Perhaps the most interesting speculation concerning the Pope's words has been that this was less a message to members of the mafia and more a message to local priests and bishops. The thought is that priests out in the community have at the very least turned a blind eye to the activities of mafia members. The theory is that the Pope is pushing them to take more proactive stands against the mafia in their communities.

That puts priests in a difficult position. It puts their role as Converter, welcoming people into the arms of Christ in the belief and hope that all can be saved, in conflict with their role as Steward, charged with leading believers in the proper direction toward God and setting limits beyond which one cannot travel and remain in the fold. The latter is the more difficult role and the one to which Francis is pushing them. 

23 June 2014

The Pope on Drugs

Last weekend started with the Pope stating that legalizing drugs doesn't solve the problem.
Let me state this in the clearest terms possible: the problem of drug use is not solved with drugs! Drug addiction is an evil, and with evil there can be no yielding or compromise. To think that harm can be reduced by permitting drug addicts to use narcotics in no way resolves the problem. Attempts, however limited, to legalize so-called “recreational drugs”, are not only highly questionable from a legislative standpoint, but they fail to produce the desired effects. Substitute drugs are not an adequate therapy but rather a veiled means of surrendering to the phenomenon. Here I would reaffirm what I have stated on another occasion: No to every type of drug use. It is as simple as that. No to any kind of drug use. But to say this “no”, one has to say “yes” to life, “yes” to love, “yes” to others, “yes” to education, “yes” to greater job opportunities. If we say “yes” to all these things, there will be no room for illicit drugs, for alcohol abuse, for other forms of addiction.
Not only is he rejecting legalization, he takes his condemnation a step further and rejects substituting drugs such as methadone and buprenorphine.  This is man who has made very clear his stance that we must help drug addicts and he does not see how either of these things do that. His belief that a total solution can be engineered through better conditions is a bit more than an imperfect world is likely to produce in the face of free will and temptation (whether legal or not). However, his job isn't to work out all the solutions, but to exhort us to make the world more Godly.  The fact that we may not get there does not forgive us the effort.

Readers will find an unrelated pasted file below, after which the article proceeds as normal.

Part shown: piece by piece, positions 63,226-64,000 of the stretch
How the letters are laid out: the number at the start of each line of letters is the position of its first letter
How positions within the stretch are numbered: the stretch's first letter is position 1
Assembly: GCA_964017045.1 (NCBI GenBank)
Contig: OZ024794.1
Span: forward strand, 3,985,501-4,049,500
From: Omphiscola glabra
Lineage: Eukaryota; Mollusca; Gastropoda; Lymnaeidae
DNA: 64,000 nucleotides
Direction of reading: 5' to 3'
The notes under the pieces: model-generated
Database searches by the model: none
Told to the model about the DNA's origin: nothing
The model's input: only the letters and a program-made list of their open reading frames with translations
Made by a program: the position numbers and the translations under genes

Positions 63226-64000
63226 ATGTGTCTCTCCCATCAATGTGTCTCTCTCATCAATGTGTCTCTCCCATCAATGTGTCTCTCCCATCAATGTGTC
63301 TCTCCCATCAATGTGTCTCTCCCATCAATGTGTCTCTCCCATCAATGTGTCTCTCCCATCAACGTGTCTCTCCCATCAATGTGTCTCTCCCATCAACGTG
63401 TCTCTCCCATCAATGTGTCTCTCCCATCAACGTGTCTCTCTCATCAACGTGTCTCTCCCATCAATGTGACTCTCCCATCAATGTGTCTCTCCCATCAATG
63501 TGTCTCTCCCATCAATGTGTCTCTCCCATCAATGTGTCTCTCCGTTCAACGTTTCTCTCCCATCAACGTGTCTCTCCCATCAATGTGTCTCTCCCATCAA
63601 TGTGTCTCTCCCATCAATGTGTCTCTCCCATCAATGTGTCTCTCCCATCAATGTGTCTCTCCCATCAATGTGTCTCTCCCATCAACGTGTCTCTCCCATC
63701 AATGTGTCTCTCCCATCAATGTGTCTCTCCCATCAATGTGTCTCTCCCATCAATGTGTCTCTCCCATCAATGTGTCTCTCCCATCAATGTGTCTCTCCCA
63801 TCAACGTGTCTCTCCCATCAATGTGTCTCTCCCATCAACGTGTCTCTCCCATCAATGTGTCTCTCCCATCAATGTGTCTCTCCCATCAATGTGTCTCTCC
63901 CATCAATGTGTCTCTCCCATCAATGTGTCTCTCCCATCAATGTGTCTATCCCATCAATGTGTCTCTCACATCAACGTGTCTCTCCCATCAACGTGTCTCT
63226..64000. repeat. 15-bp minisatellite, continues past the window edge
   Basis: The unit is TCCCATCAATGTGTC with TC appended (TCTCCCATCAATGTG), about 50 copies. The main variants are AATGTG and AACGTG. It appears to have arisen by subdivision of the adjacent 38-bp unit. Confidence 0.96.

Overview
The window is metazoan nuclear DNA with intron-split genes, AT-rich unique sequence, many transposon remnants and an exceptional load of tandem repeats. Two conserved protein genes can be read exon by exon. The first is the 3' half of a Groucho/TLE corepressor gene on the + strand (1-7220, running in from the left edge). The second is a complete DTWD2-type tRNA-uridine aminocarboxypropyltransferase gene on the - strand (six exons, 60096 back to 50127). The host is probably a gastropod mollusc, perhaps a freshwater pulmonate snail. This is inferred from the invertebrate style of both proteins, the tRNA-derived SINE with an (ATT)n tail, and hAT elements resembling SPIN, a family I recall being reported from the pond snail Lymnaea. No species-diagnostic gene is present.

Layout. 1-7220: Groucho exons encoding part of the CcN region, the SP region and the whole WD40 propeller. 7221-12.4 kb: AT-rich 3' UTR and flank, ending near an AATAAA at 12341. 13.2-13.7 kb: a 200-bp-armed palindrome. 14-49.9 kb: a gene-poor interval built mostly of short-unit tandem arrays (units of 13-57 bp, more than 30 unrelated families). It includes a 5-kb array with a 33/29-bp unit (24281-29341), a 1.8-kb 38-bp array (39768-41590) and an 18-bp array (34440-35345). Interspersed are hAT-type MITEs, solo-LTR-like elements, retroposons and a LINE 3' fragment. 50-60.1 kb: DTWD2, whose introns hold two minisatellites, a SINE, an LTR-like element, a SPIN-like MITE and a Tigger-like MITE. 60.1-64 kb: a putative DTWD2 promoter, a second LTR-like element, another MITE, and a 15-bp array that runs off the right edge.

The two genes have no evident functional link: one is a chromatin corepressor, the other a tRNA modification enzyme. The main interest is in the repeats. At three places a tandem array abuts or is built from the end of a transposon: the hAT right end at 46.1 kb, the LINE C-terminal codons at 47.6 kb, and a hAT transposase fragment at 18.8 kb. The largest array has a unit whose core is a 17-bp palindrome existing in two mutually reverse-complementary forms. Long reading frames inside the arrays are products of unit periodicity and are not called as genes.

With the exception of the the statement that the provision and growth of the good can, by itself, squeeze out the evil of drug use in its entirety, I find this to be a distillation of my personal beliefs about drugs. Legalization is unlikely to do the user much good. It will just switch the dealer from some guy on a corner to some guy behind a 7-11 counter. And I doubt that any cocaine producing Columbian cartel could ever match the predatory nature and capabilities of Big Pharma. After all, the Medellin cartel can't run ads during the super bowl or deliver its product to every single grocery store, pharmacy, and convenience store in America - Proctor & Gamble (pepto bismo) and Bayer (aspirin) already do. Anyone who believes addiction will decline in such an atmosphere is either naive or choosing to turn a blind eye to reality.

10 June 2014

Police Baiting and Passive Resistance

YouTube has a feature that suggests videos you might want to watch. In between the disc golf videos and the movie trailers and comedy skits, it tends to show me a fair number of videos of police activity. In general, I find these break down into five categories: (1) Abuse, (2) Mistakes, (3) Misunderstood Activity, (4) Humorous, & (5) Baiters.  I'm usually interested in seeing videos in the first three categories and often enough the fourth.  Unfortunately, at least in my video feed, the fifth category seems to be supplanting the others.

Baiters are the people who go around purposefully engaging in activity meant to arouse police suspicion and then act shocked SHOCKED!!! that police accost them. These are the guys who create houses that mimic the energy and heat production of a grow house, or walk through the middle of town with a pistol strapped to their hip and a rifle across their back, or violate a minor law where they know it won't be ignored (often trespassing or a minor traffic infraction). Of course, baiters set it up so that the whole thing is captured on video with the purpose of putting the video online (sometimes they even use the police car video gotten through FOIA requests).

It's a modern day way of counting coup. The baiter usually acts obnoxious and often engages in some sort of passive resistance. The objective is to make the police officer overreact just enough to make him or her look ridiculous. One of the great hypocrisies of this kind of behavior is that it assumes the police are the bad guys, but at the same time relies on their restraint. They want the officer to yell or shove or throw them up against the car and cuff them.  They assume the officer will remain professional enough that she won't beat the crud out of them with her asp, smash the camera phone, and "accidentally" erase the video in her car.